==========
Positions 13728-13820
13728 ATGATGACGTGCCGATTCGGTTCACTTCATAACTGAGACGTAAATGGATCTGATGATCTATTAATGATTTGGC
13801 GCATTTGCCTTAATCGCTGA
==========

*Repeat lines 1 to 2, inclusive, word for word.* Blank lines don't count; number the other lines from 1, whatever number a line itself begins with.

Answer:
Positions 13728-13820
13728 ATGATGACGTGCCGATTCGGTTCACTTCATAACTGAGACGTAAATGGATCTGATGATCTATTAATGATTTGGC